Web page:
California's Salmon Barely Survived the 20th Century, (But Will They Vanish Before the Next One?) 

Though fishing industry observers fear for the worst, some fisheries advocates can see a path forward.

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A barrage of more obscure laws meant to protect Central Valley waterways are waived routinely for the benefit of powerful farming interests. This pattern intensified during the state's recent five-year drought, when "virtually every single rule to protect the environment got waived, and they diverted way more water than they were allowed to," said NRDC water attorney Doug Obegi.

He said exemptions to state water quality standards in 2014 and 2015 allowed the state and federal Delta pumps to increase their water supplies by more than 1.3 million acre-feet.

Farther upstream, the Bureau of Reclamation is required to maintain flows of cold water out of Lake Shasta and into the lower Sacramento River to support spawning salmon. River temperatures much higher than 56 degrees will kill or damage fertilized Chinook eggs. 

"But almost every year, the Bureau of Reclamation asks the Water Board to modify that rule, and the Water Board rubber stamps that request," said Jon Rosenfield, a scientist with the watchdog group San Francisco Baykeeper.

In 2014, this caused a total spawning failure of the endangered winter-run Chinook. After receiving heavy criticism from river and fish advocates, the bureau did almost the exact same thing the following year, causing another full spawning failure of the winter-run.

Beyond reduced flows, impaired Central Valley rivers suffer from many stressors. Water pollution, invasive clams and predatory fish, and insufficient floodplain habitat have contributed to declines in fish numbers.

"But all these other things are affected by flow rates," Rosenfield said. He added that the "best effect" from adding water to stressed rivers comes by mimicking natural cycles of flow variation.

In the scientific literature, water flows are often termed "the master variable" because of their influence over other components of a system. As Katz at California Trout quipped, "You can make habitat improvements on floodplains, but fish need water — their habitat has to be wet."

Before the Delta smelt went "functionally extinct" during the drought, as U.C. Davis biologist and fisheries expert Peter Moyle termed their collapse, the endangered fish's numbers spiked months after every high-rainfall year — a statistically clear demonstration of the immediate ecological benefits of boosted river flows. 

As for salmon, Moyle says increasing river flows will produce results. Sufficient water flowing through river basins helps flush millions of finger-sized salmon out of the perilous Delta and into the bay and ocean — though not immediately.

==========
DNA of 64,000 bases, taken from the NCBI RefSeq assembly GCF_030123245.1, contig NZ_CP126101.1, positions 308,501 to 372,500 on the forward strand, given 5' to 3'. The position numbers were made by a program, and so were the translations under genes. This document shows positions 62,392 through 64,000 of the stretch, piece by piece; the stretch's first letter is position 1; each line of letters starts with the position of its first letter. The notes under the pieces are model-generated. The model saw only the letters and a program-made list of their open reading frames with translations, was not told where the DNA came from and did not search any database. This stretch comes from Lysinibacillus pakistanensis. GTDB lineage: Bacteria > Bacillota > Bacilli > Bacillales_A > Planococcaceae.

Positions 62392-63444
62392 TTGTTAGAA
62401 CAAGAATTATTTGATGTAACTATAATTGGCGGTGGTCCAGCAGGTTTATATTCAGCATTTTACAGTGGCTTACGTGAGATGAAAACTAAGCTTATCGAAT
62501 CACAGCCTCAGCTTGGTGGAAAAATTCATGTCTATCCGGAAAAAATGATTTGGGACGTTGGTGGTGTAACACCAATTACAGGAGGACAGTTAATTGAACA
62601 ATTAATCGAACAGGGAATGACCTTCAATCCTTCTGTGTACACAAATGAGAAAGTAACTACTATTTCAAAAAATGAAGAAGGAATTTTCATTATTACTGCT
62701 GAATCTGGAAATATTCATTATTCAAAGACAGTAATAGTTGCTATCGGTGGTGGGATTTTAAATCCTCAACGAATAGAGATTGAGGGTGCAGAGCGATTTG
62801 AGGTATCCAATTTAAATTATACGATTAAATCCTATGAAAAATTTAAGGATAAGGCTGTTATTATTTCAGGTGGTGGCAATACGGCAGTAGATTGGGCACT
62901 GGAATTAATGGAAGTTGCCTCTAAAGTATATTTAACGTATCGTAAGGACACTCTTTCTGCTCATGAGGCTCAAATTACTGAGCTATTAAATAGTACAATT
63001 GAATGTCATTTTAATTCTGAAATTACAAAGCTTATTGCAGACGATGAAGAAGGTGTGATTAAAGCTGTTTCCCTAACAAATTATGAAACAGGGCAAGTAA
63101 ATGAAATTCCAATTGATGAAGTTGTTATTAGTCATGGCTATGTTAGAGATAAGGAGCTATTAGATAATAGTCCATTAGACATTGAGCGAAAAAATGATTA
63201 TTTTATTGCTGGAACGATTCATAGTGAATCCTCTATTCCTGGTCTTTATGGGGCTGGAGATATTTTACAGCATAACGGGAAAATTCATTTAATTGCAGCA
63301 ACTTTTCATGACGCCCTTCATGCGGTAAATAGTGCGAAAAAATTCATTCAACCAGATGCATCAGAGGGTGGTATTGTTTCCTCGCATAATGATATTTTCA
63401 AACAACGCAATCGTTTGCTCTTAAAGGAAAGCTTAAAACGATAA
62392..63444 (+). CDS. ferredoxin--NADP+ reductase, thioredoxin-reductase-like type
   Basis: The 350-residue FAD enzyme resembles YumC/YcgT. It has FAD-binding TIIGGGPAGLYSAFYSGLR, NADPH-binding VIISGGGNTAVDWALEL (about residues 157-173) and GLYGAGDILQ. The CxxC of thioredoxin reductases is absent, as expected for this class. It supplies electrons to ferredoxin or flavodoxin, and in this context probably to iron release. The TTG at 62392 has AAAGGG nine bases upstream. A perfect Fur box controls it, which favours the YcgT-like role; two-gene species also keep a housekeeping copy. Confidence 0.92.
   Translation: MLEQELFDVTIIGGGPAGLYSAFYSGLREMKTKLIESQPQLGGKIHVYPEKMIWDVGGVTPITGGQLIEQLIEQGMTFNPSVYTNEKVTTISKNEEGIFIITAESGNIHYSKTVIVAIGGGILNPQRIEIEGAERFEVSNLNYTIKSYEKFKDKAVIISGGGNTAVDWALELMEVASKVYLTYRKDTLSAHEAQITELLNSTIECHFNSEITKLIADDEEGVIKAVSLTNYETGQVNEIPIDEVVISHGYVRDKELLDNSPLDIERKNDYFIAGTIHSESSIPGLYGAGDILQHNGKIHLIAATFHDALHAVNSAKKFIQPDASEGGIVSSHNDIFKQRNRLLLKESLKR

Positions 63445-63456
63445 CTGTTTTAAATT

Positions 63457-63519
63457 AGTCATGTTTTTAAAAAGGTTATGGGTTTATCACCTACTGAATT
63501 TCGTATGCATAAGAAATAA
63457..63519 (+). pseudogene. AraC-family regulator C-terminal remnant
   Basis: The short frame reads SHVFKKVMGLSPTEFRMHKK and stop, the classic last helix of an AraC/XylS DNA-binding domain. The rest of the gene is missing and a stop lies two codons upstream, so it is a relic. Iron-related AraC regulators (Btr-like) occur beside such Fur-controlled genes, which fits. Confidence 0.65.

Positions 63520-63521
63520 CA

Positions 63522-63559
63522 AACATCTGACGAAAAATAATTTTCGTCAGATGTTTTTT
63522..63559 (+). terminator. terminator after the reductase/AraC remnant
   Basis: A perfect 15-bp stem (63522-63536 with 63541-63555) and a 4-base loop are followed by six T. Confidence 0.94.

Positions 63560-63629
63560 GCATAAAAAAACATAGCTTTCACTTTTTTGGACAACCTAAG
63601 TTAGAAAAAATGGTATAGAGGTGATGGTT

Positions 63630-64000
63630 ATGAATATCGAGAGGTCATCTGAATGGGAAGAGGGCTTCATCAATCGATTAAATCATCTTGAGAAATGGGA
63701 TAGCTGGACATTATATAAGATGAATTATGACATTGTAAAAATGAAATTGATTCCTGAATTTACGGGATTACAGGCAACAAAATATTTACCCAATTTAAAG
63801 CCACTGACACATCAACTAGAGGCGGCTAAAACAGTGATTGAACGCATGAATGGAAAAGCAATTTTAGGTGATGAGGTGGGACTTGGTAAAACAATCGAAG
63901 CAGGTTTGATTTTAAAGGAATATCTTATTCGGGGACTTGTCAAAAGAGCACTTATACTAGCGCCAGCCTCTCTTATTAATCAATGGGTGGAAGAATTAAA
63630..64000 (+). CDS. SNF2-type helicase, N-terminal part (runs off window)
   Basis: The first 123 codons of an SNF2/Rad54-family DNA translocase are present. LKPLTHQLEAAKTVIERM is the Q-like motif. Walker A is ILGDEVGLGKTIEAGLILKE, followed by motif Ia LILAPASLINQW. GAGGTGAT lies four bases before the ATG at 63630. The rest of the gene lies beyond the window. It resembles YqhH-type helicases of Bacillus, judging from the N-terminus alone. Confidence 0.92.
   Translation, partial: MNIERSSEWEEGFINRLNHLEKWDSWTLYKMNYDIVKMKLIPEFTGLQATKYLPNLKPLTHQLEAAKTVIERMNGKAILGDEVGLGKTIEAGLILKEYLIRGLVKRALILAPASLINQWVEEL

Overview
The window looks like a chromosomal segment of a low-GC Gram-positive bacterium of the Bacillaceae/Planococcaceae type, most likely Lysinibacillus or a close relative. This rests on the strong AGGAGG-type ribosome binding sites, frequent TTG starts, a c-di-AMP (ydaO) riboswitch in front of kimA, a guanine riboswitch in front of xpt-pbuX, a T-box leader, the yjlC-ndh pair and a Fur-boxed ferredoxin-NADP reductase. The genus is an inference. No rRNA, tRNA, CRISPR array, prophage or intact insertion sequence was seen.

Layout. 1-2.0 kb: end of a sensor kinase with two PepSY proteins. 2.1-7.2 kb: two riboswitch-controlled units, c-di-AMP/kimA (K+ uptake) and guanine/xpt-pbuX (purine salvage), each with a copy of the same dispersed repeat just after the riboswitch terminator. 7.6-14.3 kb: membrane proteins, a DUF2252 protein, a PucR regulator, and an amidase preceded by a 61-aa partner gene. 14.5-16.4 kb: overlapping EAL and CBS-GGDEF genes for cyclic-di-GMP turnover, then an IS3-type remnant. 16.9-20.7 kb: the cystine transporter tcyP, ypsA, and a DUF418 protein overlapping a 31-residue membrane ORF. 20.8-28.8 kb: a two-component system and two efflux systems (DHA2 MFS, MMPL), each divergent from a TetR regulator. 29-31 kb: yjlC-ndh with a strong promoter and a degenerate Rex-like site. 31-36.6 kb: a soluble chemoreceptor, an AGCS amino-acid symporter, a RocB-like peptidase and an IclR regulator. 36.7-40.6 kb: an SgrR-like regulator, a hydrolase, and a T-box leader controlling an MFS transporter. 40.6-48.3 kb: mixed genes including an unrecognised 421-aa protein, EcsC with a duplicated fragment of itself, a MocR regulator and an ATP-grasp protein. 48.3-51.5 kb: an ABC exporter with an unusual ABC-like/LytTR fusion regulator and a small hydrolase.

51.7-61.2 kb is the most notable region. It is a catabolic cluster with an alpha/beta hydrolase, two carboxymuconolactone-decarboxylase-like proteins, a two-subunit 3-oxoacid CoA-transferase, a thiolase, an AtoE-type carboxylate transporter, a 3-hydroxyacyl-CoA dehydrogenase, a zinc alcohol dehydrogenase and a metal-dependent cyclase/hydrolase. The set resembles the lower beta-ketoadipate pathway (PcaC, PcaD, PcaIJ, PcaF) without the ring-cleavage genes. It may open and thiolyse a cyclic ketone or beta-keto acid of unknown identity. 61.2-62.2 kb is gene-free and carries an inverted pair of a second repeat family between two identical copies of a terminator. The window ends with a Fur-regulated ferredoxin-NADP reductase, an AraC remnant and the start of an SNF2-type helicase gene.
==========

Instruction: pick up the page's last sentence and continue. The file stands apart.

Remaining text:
"It will take a few years to see a difference, and the trouble is nobody wants to wait around on the vague hope that salmon will eventually come back," he said. "If they don't see more fish in a year, they'll want their water back." 

Farmer Cannon Michael, who grows a variety of crops — mainly tomatoes — in the San Joaquin Valley, calls himself "a proponent" of salmon restoration but feels that water can be used inefficiently in conservation. "There's nothing wrong with allocating water to the environment, but we want make sure that water added to the river produces a positive response," he said.

The state's almond growers saw only a slight dip in production during the state's long drought. In the years since, almond farmers have reported successive record crops three years in a row. The latest numbers show 2.8 billion pounds harvested in 2019 and more than 1.3 million acres of trees.

The pistachio industry is not far behind. Since its record-smashing, 900-million-pound 2016 crop, analysts have predicted that pistachio growers will be harvesting about 1.5 billion pounds within a decade.

Nut farmers continue to plant millions of trees each year, establishing more and more pressure on rivers.

"It's trippy to me when they're talking about balancing coequal goals," Henery said. "So much of that growth in agriculture has been borne by the fishing industry, and the collapse of salmon."


A Success Story

Last fall, several hundred spring-run Chinook laid and fertilized their eggs in the middle reaches of the San Joaquin River and died in the current, as Pacific salmon do after they spawn. Biologists had been working for several years toward restoring a portion of the river's flows and establishing spawning habitat just below Friant Dam. 

"It was the first time in 65 years that we had a full life cycle — salmon that were born here and then returned to spawn," said Portz, program manager for the project. 

Led by the U.S. Bureau of Reclamation, this landmark project is emerging as a surprise success story, for many people once considered this river, impacted as it is by the Friant Dam, to be a lost cause. The dam stopped migrating adult Chinook many miles short of their cool mountain spawning grounds. Diversions from the newly filled Millerton Lake reservoir allowed fields and orchards to proliferate, and the San Joaquin's once-enormous salmon runs vanished in just several years.

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